Do you look at skateboarding differently now?

Definitely! Before my knowledge of skateboarding really came from New York and Zoo York in particular and being here for 12 years and living with skaters. It was more of a kind of a hardcore perspective, but now I’m seeing it from a different angle of some of these guys are elite competitors. They’re elite. They are sponsored by Nike. They are on the level in the skateboard world, and arguably in the sports world of like a Lebron James or a Kobe Bryant. You know what I mean? Like Eric Koston was on tour with Lebron in China, you know. Eric Koston was playing basketball with Lebron and Instagram-ing that, it was hilarious, these guys are big-time competitors now. And so I have a very different viewpoint on skateboarding now after doing this movie.

If you could direct a Part II to “The Motivation” would it be a follow up, or would you profile a new crop of skateboarders?

I think it would definitely be cool to do a new crop of dudes, but maybe one or two of the dudes are the same like if I did another one around Street League, I could do another one around another competition, or I could do another one around Street League. And if it was around Street League and it was eight finalists again maybe six of them are new, but then two we already know because whose going to stop Nyjah? Only Nyjah is going to stop Nyjah at this point. So he’s probably going to be back in the finals every year for the next five years.

What was the best memory of making “The Motivation”?

The best memory was definitely coming back to New York for the finals, shooting here, staying with the guys at the Dream Hotel and traveling everyday to the practice sessions and to the finals and just being there standing behind the apron where they wait to go in to their tricks. So I was back there watching, that was insane. I basically lived out every kid’s dream, as a filmmaker, yeah. It was pretty sick. So that was definitely my best memory and also just coming back to New York where I lived for 12 years. I moved here when I was 18 and then just 15 months ago I moved to Cali. So coming back was pretty sweet, you know, because this is like definitely home to me in many ways.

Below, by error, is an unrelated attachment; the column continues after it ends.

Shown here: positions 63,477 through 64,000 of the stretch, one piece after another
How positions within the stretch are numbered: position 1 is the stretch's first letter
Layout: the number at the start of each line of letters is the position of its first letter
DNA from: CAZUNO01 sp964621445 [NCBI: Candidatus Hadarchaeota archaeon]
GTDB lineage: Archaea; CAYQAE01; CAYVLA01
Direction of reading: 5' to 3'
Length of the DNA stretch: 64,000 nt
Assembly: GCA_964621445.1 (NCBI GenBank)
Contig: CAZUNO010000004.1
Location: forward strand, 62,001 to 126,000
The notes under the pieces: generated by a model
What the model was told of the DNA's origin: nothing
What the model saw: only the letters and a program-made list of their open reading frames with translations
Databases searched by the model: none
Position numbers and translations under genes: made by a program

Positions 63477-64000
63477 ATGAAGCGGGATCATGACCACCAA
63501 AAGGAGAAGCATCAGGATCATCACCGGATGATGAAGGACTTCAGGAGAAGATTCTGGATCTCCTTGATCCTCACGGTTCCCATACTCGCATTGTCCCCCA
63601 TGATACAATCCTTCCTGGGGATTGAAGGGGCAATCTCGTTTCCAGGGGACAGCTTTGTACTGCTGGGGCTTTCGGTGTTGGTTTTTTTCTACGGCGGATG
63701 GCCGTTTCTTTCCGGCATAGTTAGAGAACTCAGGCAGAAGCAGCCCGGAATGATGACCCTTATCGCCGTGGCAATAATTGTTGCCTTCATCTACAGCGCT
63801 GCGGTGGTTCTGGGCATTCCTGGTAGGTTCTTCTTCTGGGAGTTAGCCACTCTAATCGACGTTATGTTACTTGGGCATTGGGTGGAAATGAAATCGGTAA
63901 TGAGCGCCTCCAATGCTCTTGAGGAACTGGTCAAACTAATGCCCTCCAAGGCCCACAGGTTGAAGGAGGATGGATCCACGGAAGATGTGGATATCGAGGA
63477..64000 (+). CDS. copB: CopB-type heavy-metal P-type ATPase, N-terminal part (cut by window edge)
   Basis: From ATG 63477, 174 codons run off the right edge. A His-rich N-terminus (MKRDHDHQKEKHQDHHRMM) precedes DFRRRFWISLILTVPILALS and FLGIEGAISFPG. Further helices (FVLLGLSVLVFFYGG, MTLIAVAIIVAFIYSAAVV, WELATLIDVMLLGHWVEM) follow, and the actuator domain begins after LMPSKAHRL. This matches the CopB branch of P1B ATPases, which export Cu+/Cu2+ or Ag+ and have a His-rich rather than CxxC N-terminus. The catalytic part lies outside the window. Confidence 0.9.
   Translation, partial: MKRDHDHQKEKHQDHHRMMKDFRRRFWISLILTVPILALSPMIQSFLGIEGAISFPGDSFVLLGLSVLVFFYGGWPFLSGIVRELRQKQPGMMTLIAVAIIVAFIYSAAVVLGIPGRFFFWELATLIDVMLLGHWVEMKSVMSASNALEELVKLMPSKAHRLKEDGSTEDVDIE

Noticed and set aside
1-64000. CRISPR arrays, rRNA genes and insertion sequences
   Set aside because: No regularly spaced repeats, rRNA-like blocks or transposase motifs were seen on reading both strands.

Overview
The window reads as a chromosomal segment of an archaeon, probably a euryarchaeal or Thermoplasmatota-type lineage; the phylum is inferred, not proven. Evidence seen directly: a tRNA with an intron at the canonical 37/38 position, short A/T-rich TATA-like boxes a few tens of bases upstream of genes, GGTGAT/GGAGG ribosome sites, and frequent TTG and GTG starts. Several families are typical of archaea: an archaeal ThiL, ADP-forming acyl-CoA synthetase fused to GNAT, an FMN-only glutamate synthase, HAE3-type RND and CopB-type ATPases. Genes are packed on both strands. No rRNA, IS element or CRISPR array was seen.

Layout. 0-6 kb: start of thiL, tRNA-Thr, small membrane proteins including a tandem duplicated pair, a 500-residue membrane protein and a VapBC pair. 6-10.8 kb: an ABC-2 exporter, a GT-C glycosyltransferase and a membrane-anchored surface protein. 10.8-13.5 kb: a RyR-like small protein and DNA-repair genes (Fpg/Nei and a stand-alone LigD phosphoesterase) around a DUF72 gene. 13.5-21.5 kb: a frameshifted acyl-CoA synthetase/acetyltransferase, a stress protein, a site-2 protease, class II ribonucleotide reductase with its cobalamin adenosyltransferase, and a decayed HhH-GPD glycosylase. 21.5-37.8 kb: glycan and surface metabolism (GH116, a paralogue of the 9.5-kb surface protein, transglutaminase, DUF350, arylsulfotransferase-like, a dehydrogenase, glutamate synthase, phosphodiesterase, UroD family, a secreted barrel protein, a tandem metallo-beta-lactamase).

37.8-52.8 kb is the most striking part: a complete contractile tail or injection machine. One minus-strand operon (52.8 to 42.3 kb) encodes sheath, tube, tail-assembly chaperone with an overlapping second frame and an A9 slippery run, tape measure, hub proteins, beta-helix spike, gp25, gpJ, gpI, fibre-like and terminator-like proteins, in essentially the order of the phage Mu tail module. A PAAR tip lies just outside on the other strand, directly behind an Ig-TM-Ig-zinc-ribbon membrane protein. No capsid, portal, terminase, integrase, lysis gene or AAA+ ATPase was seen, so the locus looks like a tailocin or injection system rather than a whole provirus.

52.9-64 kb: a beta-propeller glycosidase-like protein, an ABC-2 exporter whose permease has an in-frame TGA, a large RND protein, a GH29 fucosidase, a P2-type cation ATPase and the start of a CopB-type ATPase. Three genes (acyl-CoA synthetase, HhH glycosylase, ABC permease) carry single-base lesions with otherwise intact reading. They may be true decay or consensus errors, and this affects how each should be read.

Any thoughts on the NY vs. LA skate scene?

It’s completely different. I mean it’s like night and day. When I think about the skate scene in New York City now I’m actually very appreciative of it – it’s amazing that it exists because LA has so many more resources and it’s so much better of a place to skate and then everybody’s there on one side of the river is the Berrics and on the other is the Fantasy Factory, not to mention the weather. It just makes me think that it’s amazing that New York has Zoo York and has a strong sort of world here that exists around skateboarding. It’s pretty amazing that it does given how difficult it is to skate here.

Can you speak about working on  “The Carter” with Lil Wayne?

I mean, the experience making “The Carter was amazing. I’d never give it up for anything. It’s all love now, I talked to Cortez just a couple of weeks ago. He and Wayne are super-stoked about this movie, about “The Motivation.” And you know, as for the movie, I think it might be the most widely bootlegged and pirated documentary in the history of documentaries. I can’t think of another documentary that’s like been more pirated and bootlegged online…I can go on bit torrent and there are a billion files and it’s on YouTube with a hundred million views on YouTube. Kids have translated it into Portuguese, Italian, French and Spanish, the whole movie they like translated it and put it up. So it couldn’t get out there any more than it already is out there, you know.

I have nothing but love the love for Wayne. I love what he’s doing for skateboarding and I’m still a fan of his music and I will be till he retires, which hopefully will be never.